Toy Blog - Toys, Parenting, and Kids

Extracurricular Activities

We all have opinons about how much our children “need” extracurricular activities.  Some people believe in a maximum of one per grade level, others abide by the one-sport/one-art rule, and on and on.  The fact is, we all do what is best for our children, and every child is different.  If you are looking for some ways to get your kids involved in structured, group activities this Spring, try these sources:

  • Community theater.  Many local theater groups are always looking for children to fill bit-parts or extras.  Even if your child isn’t interested in the spotlight, perhaps check out opportunities to help with set design and costuming.
  • Check out your Parks and Recreation department.  Many areas offer low-cost and non-competitive activities, from sports to sewing, sign language to cooking.  Classes are offered at various times, and they are typically short-term opportunities – perfect for trying something new.
  • Your local library may offer classes as well, or even evening book clubs for young readers.  Check with the Children’s librarian; most larger libraries have one on staff.  Libraries are also a great resource for community opportunities as well.
  • Sign up for a sport, such as baseball, soccer, swimming or tennis.  Even if your child isn’t the best soccer goalie, he or she will have fun getting to know other kids and learning to play on a team.  Or, look into less traditional activities, such as yoga or modern dance!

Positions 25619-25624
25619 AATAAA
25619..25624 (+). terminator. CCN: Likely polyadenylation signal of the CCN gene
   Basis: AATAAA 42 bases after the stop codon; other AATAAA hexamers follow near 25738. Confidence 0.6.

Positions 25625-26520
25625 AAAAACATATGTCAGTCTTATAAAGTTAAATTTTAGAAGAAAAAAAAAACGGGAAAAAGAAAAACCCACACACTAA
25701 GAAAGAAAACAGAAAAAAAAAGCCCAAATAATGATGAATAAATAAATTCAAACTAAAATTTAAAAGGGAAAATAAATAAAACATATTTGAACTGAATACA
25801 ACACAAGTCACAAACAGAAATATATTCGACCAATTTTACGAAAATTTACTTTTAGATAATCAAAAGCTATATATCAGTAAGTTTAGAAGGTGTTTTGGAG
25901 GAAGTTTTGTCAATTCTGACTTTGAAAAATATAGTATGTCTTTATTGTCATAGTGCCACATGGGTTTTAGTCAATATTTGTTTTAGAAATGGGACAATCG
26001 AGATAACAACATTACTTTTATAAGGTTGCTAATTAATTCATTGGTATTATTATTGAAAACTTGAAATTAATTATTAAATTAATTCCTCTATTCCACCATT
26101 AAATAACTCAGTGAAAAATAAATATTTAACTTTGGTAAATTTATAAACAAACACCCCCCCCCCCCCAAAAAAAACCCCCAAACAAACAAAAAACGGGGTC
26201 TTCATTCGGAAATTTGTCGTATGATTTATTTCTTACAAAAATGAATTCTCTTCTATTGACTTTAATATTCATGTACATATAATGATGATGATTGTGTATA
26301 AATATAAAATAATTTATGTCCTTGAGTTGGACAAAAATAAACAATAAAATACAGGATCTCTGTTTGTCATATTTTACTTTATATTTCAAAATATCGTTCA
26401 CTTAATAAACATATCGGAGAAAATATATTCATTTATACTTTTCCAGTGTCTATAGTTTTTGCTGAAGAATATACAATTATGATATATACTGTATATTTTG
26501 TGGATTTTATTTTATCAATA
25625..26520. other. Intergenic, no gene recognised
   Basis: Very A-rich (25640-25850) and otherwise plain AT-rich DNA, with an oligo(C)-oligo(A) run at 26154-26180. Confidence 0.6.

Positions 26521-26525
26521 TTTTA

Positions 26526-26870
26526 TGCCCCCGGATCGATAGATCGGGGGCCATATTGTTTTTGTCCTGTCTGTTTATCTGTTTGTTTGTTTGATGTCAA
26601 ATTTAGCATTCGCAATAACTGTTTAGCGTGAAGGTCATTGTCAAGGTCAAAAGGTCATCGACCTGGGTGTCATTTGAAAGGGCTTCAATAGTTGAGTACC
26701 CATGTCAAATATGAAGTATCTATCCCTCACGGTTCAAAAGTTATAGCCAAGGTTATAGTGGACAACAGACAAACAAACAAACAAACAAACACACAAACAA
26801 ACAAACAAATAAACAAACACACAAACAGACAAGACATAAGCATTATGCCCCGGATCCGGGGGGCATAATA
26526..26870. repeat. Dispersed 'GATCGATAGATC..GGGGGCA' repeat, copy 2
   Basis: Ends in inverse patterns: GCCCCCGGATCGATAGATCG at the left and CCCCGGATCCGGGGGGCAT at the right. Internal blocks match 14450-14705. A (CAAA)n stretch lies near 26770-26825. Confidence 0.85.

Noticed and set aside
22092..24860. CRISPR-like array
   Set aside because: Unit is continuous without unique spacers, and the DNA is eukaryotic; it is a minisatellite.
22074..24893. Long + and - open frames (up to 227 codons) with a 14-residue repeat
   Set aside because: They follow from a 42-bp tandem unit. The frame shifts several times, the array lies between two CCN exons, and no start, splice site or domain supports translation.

Get Ahead with Summer Reading

Just because the kids get a break from going to school doesn’t mean that they also need a break from learning! Everyone knows that reading is fundamental – kids need to know that reading is fun too. Keep your kids reading over their summer break and this will ensure that your children will retain reading and learning skills needed to start the next school year off right.

Check with your local library to see if they have a book club for kids or workshops that children (and adults) may attend. Summer reading programs benefit the child and the parent. Parents get a much-needed break and the kids usually get rewards such as prizes or awards for reading books. Visit the American Library Association for more details about summer reading programs for kids, or give your local library a call and see what they are offering. Even if they aren’t offering a program, it could be a fun weekly event and a chance for the kids to get out of the house. Except for the phenominal gas prices, trips to the library are free. Free is always a bonus!

We have added new products that can also help your children maintain their reading skills. Remedia Publications has tons of workbooks that are specific to helping children learn and advance their reading capabilities. These workbooks are for children in Pre-K all the way up to 6th grade. If the kids are “sooo over” reading for the day, have them try Remedia’s board games. They’ll be challenging each others reading, vocabulary, grammar, language and spelling while having fun playing a game.

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